Geneva — An annual report on forced displacement released on Wednesday says that a record 33.3 million people were internally displaced at the end of 2013 due to conflict and violence, up a staggering 4.5 million from a year earlier.
The Global Overview 2014, published by the Geneva-based Internal Displacement Monitoring Centre (IDMC) and covering internal displacement in 2013, reported that 63 per cent of these internally displaced people (IDPs) were from just five countries: Syria, Colombia, Democratic Republic of Congo, Nigeria and Sudan. Including figures for Nigeria for the first time, the report documents that an astounding, 3.3 million Nigerians have been displaced by conflict.
"This record number of people forced to flee inside their own countries confirms a disturbing upward trend of internal displacement since IDMC first began monitoring and analysing displacement back in the late 1990s," said Jan Egeland, the Secretary General of the Norwegian Refugee Council, of which the IDMC is a part.
"The dramatic increase in forced displacement in 2013 and the fact that the average amount of time people worldwide are living in displacement is now a staggering 17 years, all suggest that something is going terribly wrong in how we are responding and dealing with this issue," said Egeland, who attended the launch of the report.
UN High Commissioner for Refugees António Guterres said people should "be concerned about these numbers and the continuing upwards trend. We have a shared responsibility to act to end this massive suffering. Immediate protection and assistance for the internally displaced is a humanitarian imperative."
By the end of last year, 8.2 million people were newly displaced, an increase of 1.6 million compared to the year before. A shocking 43 per cent of all the people newly displaced in 2013 were in Syria.
"The IDMC report reveals a frightening reality of life inside Syria, now the largest internal displacement crisis in the world," said Egeland. "Not only do armed groups control the areas where internal displacement camps are located, these camps are badly managed, provide inadequate shelter, sanitation and limited aid delivery." Further to this, the IDMC report reveals how large concentrations of IDPs have been particularly targeted by artillery bombardments and airstrikes.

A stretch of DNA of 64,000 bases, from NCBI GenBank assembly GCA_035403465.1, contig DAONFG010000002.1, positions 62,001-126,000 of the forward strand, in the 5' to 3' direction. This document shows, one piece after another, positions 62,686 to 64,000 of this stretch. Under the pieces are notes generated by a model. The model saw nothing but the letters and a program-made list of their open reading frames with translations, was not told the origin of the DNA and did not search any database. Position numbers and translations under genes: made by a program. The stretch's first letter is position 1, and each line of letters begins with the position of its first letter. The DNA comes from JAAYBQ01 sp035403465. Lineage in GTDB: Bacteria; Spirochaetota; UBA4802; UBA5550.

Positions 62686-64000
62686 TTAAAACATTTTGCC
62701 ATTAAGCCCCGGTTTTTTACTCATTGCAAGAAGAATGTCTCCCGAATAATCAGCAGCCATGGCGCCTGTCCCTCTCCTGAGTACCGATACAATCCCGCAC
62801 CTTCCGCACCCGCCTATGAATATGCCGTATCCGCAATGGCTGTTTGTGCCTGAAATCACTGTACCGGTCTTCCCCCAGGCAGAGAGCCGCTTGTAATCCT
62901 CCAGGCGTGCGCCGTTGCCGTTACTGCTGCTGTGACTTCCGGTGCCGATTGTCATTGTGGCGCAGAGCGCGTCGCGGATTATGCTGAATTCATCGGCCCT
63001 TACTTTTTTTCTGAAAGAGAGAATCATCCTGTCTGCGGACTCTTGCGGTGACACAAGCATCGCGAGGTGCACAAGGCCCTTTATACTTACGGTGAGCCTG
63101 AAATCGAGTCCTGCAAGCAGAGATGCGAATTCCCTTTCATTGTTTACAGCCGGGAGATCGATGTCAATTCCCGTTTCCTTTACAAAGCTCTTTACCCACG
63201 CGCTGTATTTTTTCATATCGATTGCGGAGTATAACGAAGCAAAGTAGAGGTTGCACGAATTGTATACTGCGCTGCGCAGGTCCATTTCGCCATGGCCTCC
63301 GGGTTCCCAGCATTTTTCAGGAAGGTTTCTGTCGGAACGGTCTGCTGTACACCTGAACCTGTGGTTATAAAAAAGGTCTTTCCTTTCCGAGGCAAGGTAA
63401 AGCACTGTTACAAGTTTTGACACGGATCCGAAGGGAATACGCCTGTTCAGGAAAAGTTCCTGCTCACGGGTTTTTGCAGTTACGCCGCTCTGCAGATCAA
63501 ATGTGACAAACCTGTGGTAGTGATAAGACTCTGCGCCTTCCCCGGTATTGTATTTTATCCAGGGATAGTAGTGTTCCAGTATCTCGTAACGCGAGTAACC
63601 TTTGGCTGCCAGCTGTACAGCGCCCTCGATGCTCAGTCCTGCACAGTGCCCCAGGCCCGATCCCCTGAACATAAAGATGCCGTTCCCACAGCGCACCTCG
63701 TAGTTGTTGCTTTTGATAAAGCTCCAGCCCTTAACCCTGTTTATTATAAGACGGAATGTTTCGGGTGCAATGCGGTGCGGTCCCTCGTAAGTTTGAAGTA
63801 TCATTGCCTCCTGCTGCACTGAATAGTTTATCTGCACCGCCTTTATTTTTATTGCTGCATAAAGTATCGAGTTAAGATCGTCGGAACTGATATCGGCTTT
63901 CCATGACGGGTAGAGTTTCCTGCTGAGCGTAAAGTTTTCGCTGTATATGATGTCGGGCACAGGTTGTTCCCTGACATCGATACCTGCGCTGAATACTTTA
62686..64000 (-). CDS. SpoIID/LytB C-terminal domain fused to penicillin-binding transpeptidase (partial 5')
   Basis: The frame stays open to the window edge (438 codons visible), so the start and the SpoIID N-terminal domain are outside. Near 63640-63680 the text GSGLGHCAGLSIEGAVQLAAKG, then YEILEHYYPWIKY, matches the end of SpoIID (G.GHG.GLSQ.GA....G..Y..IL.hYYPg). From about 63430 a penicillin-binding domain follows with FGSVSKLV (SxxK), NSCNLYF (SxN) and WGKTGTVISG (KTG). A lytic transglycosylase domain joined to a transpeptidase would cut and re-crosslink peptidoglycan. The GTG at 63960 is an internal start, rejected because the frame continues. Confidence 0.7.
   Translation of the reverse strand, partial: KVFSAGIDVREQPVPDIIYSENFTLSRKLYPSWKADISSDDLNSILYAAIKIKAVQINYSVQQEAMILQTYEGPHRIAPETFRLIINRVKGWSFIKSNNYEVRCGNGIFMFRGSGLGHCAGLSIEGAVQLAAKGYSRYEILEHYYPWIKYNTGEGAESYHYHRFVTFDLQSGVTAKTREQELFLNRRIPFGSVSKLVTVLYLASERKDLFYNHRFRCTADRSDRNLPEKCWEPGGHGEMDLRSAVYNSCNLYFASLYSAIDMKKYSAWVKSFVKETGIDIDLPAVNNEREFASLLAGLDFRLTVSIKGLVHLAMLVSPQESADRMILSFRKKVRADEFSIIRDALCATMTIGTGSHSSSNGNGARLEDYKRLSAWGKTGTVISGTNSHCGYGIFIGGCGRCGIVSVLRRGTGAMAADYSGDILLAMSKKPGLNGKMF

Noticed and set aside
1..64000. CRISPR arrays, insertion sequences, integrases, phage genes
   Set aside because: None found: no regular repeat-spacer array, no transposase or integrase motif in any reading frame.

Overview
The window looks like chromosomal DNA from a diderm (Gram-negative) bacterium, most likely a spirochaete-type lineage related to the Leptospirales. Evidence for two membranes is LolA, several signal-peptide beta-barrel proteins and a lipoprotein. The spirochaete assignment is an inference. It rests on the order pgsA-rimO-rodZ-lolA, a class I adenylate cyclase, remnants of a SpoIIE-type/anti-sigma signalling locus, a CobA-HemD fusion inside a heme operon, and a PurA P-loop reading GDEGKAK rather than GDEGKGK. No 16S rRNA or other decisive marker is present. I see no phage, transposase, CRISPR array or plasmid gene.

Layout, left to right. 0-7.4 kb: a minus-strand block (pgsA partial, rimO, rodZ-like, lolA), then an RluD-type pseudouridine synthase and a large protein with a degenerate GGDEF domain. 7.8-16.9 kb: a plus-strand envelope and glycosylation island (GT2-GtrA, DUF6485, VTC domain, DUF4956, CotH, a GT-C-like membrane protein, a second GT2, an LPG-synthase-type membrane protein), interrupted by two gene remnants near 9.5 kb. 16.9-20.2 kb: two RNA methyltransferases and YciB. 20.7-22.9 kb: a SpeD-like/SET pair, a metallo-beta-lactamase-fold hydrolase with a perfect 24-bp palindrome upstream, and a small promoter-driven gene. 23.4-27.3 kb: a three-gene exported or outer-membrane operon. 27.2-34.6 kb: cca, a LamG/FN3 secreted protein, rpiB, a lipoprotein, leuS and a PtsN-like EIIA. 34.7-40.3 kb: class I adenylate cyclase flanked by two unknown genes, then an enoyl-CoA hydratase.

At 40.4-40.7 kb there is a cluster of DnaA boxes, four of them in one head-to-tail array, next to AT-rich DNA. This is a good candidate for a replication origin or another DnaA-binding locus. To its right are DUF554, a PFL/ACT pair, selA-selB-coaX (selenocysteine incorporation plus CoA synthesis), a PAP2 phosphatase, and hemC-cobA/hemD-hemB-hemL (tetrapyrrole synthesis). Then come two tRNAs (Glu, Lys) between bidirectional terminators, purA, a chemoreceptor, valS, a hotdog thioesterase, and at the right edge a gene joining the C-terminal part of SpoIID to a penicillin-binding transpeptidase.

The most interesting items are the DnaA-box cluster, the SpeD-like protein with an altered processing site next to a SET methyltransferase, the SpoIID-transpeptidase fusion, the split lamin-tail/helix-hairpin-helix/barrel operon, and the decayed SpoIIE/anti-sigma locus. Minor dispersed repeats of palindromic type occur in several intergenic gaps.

With 9,500 people a day - about one family every 60 seconds - being displaced inside Syria, the country remains the largest and fastest evolving displacement crisis in the world.
The three countries experiencing the worst levels of new displacement were Syria, the Central African Republic (CAR) and the Democratic Republic of the Congo, which together accounted for 67 per cent of the 8.2 million people newly displaced in the year.
"That these three countries appear top of the IDMC list reveals an alarming reality," said Alfredo Zamudio, director of IDMC. "They account not only for those fleeing from relatively new crises, as in Syria and CAR, but are also reflective of the horrendous situations still faced by innocent people stuck in the midst of protracted conflict, such as the Democratic Republic of the Congo, which has suffered persistent turmoil dating back to the mid 1990's."
Egeland said the trends shown in the report did not bode well for the future. "We have to sit up, listen up and act up by working more closely together to end this misery for millions; humanitarians alone cannot make this happen," he said, adding: "We all have a role to play."
UNHCR, which helps millions of IDPs, works closely with the Norwegian Refugee Council and the IDMC.
For the report, go to http://www.internal-displacement.org/about-us/idmc-media-centre